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St. Vincent's Not As Saintly As She Seems

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    SoundDiego's Chris Cantore heads over to India Street for some international flavor. (Published Monday, Feb 8, 2010)

    When Annie Clark was a kid, she wrote the score to her high school's rendition of "Alice in Wonderland."

    After seeing the play, her surprised parents said, "This is really good. We didn't know what you'd been doing in there," reported the LA Times. It was enough to convince them that she had a gift, and soon, Clark was on her way to the renowned Berklee College of Music.

    #musicmonday: Little Italy Beats

    [DGO]#musicmonday: Little Italy Beats
    SoundDiego's Chris Cantore heads over to India Street for some international flavor. (Published Monday, Feb 8, 2010)

    After some gigs working more as a collaborator than as a solo artist, Clark came into her own -- and she now goes by the name St. Vincent. Marry Me, St. Vincent's debut, was widely praised, and her follow-up, Actor, was released last year to similar acclaim.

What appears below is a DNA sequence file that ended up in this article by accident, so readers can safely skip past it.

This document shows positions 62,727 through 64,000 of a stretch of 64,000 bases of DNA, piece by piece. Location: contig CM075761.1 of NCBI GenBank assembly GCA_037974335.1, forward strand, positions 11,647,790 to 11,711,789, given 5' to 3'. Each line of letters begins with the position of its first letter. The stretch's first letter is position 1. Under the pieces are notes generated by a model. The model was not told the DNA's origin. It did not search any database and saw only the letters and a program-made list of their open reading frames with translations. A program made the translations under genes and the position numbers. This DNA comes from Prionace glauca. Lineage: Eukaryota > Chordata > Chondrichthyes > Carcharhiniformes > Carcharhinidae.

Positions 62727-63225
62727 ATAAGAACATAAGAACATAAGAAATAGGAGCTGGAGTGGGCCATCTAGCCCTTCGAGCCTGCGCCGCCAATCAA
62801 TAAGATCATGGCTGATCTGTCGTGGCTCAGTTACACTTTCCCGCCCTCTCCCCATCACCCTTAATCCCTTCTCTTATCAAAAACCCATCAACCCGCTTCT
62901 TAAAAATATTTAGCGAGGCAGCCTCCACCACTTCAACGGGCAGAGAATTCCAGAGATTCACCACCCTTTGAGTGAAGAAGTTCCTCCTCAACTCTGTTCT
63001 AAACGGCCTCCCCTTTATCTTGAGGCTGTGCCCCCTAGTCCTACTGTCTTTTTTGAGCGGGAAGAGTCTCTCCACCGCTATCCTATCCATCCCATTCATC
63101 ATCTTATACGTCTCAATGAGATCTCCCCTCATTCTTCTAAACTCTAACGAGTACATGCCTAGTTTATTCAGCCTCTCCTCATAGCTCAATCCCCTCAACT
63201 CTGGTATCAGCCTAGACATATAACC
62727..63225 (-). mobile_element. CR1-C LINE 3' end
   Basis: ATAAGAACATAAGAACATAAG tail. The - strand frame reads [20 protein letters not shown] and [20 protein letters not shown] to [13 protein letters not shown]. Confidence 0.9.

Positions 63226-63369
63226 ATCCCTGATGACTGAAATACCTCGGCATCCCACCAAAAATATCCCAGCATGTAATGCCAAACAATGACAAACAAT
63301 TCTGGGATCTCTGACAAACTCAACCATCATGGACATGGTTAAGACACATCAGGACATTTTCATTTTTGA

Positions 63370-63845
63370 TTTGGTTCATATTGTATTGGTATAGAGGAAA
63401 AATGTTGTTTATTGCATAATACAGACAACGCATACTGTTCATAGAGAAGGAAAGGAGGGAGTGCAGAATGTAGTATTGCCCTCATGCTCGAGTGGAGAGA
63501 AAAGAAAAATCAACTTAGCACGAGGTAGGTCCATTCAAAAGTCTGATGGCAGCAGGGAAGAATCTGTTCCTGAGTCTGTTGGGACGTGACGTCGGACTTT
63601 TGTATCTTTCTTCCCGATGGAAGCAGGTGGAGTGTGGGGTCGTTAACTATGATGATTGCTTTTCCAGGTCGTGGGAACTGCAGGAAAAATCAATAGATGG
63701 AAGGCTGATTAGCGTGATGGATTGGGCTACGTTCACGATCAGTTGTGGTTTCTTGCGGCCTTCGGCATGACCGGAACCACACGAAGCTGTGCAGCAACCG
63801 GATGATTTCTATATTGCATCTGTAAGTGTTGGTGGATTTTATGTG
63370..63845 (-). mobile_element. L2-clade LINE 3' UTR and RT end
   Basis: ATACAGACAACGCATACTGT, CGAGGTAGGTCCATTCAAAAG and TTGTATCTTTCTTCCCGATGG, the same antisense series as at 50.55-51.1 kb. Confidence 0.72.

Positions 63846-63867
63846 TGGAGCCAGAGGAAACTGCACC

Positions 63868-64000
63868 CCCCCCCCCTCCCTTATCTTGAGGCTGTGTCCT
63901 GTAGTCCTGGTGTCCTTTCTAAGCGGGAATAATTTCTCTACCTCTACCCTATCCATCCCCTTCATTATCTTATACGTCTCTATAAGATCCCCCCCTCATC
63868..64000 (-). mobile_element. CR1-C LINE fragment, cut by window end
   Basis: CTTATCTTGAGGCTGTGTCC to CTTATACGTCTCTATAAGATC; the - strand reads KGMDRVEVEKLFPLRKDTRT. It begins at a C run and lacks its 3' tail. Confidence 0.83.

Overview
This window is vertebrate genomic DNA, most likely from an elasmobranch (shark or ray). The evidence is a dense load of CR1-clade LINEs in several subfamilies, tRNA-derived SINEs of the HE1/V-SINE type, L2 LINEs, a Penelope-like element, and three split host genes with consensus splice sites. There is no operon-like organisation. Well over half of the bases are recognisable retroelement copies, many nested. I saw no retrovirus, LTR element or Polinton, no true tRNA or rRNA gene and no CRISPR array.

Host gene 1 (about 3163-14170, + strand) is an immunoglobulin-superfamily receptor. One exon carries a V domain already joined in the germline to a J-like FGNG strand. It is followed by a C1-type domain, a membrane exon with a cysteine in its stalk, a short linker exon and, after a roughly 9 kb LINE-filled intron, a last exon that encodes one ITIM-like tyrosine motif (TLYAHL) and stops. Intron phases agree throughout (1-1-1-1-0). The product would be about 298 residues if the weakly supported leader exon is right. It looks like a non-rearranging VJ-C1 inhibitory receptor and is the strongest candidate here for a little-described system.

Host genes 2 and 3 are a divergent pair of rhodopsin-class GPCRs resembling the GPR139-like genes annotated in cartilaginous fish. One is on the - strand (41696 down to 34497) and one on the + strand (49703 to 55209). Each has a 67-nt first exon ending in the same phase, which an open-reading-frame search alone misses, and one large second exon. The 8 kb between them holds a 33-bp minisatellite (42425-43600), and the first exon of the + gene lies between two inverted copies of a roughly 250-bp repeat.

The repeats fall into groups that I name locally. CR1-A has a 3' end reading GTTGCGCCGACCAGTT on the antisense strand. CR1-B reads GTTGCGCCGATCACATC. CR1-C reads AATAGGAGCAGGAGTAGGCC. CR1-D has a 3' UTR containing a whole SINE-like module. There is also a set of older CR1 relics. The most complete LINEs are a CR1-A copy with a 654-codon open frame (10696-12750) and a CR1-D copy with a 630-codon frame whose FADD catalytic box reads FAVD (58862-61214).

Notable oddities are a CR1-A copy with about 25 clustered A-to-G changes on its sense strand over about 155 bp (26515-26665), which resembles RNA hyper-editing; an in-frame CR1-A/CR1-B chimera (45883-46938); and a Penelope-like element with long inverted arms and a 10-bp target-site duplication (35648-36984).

Clark is someone who likes going down the rabbit hole. If her past work -- as a member of the "choral symphonic rock" group the Polyphonic Spree and later bandmate in the decidedly religious Sufjan Stevens -- could be characterized as Alice, her solo work is more like the Queen of Hearts.

    With lyrics like "Marry me John/I'll be so good to you/you won't realize I'm gone" (from Marry Me), or song titles like "Laughing With a Mouth Full of Blood" (from Actor), it's easy to see that she's not as saintly as she seems, yet the wide-eyed gaze that graces her album covers says otherwise.

    Clark is touring in support of Actor, an album initially conceived in a Paris hotel room. As she wrote the album, Clark was looking for a way to reflect her own sinister sweetness in a style of music similar to the dichotomous scores of The Wizard of Oz and Sleeping Beauty. In a 2007 AV Club interview, she said, "Everybody's got a dark side, but ... I like to deal with my dark side in a creative way and just sing about killing people instead of actually doing it."

    Anyone who's ever seen St. Vincent live or listened to her records knows that she can certainly kill on the guitar as well. She's clearly put a lot of thought into her compositions, and each of her songs is nothing short of fully realized. It's in the live setting, however, that one gets a real sense of how St. Vincent's sensibility swings between sweet and scary.

    St. Vincent will play the Belly Up Tavern on Feb. 10. The band Wildbirds & Peacedrums will open the show. Get your tickets here.

    T. Loper is a writer for the San Diego music blog Owl and Bear.

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